Trade Winds Blow the Slowdown Simpletons Off Course

Focusing on final domestic demand leads to the right conclusion.
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Knowing Me Knowing You

JACKSON HOLE, Wyo. -- Trade

numbers for February were released on Tuesday.

The table above highlights two facts.

  • The U.S. export positions with North America (Canada and Mexico) and Western Europe both show a notable two-year deterioration and the position with South America has deteriorated markedly over the past year.
  • The U.S. export position with the Pacific Rim deteriorated markedly between February 1997 and May 1998 but has reversed since.

Two points here.

The first is that record trade deficits have not kept the economy from growing quite nicely thankyouverymuch. Exports? We don't need no stinking exports. Keep in mind that they account for just 11.3% of

gross domestic product

. Our net export position has subtracted more and more from growth during the past three years -- 0.19 percentage point in 1996, 0.27 percentage point in 1997, and 1.13 percentage points in 1998 -- and last year GDP still grew more than it has during any year since 1984.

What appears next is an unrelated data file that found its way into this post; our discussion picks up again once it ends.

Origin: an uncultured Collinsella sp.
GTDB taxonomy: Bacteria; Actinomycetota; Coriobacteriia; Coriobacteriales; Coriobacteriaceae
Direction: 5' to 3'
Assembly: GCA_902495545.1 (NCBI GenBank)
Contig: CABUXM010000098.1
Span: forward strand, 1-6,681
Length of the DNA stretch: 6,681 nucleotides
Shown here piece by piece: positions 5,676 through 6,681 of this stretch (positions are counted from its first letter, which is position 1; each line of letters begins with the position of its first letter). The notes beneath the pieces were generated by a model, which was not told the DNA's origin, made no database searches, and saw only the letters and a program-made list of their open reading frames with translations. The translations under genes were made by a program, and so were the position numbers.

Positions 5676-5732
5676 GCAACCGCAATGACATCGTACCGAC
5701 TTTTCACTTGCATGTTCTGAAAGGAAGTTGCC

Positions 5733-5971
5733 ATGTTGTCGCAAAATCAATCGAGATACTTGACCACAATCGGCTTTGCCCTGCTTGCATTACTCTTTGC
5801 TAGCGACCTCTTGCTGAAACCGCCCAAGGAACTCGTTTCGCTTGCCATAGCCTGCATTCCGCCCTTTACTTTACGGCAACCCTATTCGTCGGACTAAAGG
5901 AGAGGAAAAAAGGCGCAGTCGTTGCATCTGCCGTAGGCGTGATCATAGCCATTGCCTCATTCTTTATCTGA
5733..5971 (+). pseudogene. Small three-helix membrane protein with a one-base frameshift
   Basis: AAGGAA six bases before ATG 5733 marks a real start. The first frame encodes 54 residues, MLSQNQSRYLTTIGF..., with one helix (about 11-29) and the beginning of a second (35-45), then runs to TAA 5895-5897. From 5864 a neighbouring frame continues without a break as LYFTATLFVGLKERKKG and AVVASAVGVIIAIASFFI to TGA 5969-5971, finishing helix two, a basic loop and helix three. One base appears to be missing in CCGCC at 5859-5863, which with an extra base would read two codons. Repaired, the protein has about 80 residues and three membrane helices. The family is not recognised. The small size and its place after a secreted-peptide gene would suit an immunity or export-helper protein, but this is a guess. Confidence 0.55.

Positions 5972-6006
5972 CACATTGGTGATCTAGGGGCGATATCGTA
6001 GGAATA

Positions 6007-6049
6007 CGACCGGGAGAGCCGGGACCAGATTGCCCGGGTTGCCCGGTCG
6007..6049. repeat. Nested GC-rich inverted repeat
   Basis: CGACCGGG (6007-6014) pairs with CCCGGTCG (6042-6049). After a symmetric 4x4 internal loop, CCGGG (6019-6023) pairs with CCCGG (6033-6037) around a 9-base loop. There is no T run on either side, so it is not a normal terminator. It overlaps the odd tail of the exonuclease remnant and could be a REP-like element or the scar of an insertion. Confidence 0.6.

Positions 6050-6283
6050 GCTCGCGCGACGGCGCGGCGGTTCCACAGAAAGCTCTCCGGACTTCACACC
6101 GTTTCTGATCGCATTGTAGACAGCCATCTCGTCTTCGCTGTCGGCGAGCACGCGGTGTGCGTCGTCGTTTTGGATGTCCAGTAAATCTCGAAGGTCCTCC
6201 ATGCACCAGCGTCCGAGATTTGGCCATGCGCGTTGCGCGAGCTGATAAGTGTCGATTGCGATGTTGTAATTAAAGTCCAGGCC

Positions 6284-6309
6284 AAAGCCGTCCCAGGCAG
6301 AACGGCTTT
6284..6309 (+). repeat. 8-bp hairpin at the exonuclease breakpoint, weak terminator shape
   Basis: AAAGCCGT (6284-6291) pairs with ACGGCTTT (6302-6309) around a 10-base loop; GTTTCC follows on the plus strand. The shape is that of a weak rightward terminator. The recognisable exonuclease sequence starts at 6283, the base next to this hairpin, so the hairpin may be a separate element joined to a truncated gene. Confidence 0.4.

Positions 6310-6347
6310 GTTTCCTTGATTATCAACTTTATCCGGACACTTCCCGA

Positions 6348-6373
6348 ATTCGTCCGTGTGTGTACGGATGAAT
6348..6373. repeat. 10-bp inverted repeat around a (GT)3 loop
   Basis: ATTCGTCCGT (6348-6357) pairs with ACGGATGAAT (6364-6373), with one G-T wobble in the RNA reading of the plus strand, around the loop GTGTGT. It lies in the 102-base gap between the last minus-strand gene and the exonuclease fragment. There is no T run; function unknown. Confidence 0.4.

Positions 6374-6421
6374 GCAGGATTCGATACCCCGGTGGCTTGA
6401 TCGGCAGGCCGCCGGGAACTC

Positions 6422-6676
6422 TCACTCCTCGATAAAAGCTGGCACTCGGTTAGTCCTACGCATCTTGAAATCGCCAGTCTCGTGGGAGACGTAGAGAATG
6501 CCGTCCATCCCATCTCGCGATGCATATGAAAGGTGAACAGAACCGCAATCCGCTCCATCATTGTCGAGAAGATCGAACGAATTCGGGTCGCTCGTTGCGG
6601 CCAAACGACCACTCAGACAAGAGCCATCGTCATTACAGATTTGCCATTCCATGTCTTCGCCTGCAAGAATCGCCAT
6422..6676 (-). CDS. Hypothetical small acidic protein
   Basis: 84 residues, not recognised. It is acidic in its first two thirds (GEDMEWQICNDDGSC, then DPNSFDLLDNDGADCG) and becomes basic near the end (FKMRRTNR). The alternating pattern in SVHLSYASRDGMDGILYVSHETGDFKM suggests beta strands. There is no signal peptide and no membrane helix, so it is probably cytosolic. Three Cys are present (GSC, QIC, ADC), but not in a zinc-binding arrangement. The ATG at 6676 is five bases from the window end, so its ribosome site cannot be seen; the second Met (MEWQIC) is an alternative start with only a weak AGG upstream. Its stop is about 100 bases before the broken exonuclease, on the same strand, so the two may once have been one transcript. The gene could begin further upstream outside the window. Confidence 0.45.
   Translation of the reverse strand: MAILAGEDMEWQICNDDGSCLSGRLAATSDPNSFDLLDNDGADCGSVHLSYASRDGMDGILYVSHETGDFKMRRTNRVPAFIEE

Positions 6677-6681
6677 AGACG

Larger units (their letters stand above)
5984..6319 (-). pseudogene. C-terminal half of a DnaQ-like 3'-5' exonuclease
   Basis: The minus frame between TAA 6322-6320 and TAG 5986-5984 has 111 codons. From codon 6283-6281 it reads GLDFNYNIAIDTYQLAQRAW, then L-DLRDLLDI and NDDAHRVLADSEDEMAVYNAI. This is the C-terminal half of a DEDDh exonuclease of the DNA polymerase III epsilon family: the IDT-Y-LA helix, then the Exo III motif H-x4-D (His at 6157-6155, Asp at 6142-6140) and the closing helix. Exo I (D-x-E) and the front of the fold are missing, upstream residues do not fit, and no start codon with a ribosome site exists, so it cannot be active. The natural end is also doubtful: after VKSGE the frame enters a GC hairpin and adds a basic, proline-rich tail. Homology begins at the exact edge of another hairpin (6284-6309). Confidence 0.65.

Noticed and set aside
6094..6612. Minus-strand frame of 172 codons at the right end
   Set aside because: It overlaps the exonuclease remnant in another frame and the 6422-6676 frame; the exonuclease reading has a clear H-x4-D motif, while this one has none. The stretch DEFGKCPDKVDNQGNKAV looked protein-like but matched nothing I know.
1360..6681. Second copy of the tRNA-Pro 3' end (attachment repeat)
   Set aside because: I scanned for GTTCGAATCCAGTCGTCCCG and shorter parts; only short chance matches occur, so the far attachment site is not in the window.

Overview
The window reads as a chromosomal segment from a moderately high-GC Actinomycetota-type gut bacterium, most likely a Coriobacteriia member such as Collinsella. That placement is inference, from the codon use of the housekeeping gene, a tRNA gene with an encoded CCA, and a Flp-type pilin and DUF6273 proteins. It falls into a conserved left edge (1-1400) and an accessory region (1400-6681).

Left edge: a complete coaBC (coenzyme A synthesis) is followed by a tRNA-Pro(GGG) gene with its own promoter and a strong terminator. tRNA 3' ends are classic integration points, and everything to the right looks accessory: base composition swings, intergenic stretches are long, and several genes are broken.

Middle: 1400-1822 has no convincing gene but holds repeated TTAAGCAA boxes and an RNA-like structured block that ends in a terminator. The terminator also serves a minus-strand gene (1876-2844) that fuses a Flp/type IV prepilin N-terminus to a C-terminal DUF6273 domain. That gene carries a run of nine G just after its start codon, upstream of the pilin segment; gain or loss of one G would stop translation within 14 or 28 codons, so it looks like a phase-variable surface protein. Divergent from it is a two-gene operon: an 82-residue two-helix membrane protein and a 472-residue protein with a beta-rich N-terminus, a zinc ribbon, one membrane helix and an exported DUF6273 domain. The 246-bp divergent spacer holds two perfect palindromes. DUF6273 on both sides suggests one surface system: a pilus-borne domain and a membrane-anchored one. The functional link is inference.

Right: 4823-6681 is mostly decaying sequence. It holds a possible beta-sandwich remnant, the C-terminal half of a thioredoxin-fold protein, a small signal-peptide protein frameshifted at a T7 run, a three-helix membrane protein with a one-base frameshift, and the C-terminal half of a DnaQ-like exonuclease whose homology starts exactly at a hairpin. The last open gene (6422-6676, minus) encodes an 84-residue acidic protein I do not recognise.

So, when you hear slowdown simpletons screaming that improvement in the Pac Rim trade export position will not be enough to offset deterioration with the rest of the world (see the regional weights in the table), you know how to respond.

So what?

The second point is that trade can be deceiving. Because the deficit rose so sharply during the first two months of the year, for example, it will end up subtracting roughly 3 percentage points from the first-quarter growth rate. So the GDP increase will print not between 6% and 7% as it did during the fourth quarter (when the trade position was roughly unchanged), but rather between 3% and 4%.

But listen. It is unwise to look at a first-quarter growth rate of 3%-4% against a fourth-quarter growth rate of 6%-7% and conclude that the economy is slowing. Why? Because that ain't what the


doing. The Fed focuses on final domestic demand, which equals personal consumption expenditure plus investment plus government spending. Final domestic demand -- this is also known as

final sales to domestic purchasers

and can be found in

Table 1 of the GDP release -- rose 6% during the fourth quarter, and the first quarter will reveal an identical increase.

Final domestic demand was not slowing as April began.

The Fed knows it. You should too.

Side Dish

Best pea?